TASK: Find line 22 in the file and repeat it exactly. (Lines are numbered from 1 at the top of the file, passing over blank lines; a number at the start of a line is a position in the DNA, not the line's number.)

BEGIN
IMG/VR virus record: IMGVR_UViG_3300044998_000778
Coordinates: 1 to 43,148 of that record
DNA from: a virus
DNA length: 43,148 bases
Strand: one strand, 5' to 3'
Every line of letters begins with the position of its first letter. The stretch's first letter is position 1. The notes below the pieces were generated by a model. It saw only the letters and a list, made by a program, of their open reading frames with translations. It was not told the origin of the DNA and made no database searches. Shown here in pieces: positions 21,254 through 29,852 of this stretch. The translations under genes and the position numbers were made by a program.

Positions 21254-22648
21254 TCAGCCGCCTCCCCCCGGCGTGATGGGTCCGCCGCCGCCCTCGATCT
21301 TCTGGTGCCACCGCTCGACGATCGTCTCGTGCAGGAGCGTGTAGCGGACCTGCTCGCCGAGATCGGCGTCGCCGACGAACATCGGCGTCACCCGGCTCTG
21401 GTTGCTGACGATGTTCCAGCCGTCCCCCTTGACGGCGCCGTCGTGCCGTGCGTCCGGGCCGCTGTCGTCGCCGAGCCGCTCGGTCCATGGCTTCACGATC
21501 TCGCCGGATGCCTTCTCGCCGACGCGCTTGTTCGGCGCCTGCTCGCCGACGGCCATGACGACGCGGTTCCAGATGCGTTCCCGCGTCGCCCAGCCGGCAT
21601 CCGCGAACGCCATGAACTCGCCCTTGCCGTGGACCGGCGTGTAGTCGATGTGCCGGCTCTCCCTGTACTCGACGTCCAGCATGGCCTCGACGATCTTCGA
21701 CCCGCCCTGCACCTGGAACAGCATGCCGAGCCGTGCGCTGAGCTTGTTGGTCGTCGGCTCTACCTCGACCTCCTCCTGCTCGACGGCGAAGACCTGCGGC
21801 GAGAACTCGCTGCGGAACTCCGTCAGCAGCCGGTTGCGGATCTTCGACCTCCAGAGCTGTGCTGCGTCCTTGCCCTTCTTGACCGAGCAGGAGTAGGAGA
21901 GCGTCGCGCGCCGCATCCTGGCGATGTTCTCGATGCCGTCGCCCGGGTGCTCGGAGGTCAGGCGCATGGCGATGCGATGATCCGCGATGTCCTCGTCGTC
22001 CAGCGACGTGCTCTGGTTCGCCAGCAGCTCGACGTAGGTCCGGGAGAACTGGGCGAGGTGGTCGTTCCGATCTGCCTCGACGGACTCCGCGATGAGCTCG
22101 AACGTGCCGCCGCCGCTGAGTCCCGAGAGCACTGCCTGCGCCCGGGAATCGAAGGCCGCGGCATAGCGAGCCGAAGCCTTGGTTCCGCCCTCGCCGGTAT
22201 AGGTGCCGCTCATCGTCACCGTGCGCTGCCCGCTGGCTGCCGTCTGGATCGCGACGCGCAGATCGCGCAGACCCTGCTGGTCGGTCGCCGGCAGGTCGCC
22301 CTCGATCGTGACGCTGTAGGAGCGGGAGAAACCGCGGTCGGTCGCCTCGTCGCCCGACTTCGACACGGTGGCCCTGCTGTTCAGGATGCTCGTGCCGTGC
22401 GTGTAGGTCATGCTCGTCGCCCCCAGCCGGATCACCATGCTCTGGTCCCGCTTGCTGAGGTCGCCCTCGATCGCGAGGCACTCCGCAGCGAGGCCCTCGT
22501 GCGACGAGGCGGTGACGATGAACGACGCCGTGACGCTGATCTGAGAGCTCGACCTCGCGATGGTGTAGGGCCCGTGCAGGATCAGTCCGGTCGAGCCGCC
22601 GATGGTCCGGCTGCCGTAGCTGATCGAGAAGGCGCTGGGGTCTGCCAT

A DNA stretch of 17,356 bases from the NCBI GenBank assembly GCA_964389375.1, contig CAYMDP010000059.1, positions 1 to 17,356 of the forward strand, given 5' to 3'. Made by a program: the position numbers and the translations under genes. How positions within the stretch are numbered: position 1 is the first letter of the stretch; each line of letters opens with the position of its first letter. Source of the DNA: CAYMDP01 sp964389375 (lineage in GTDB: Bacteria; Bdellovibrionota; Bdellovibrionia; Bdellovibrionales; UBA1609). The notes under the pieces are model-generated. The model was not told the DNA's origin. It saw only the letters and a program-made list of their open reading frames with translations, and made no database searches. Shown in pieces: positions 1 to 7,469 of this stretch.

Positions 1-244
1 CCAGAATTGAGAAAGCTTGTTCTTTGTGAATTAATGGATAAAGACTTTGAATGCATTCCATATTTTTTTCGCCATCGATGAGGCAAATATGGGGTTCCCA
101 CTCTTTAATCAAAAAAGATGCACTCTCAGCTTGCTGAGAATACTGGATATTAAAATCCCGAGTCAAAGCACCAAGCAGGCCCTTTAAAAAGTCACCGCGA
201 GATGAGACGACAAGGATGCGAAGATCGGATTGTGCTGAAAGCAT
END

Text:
22601 GATGGTCCGGCTGCCGTAGCTGATCGAGAAGGCGCTGGGGTCTGCCAT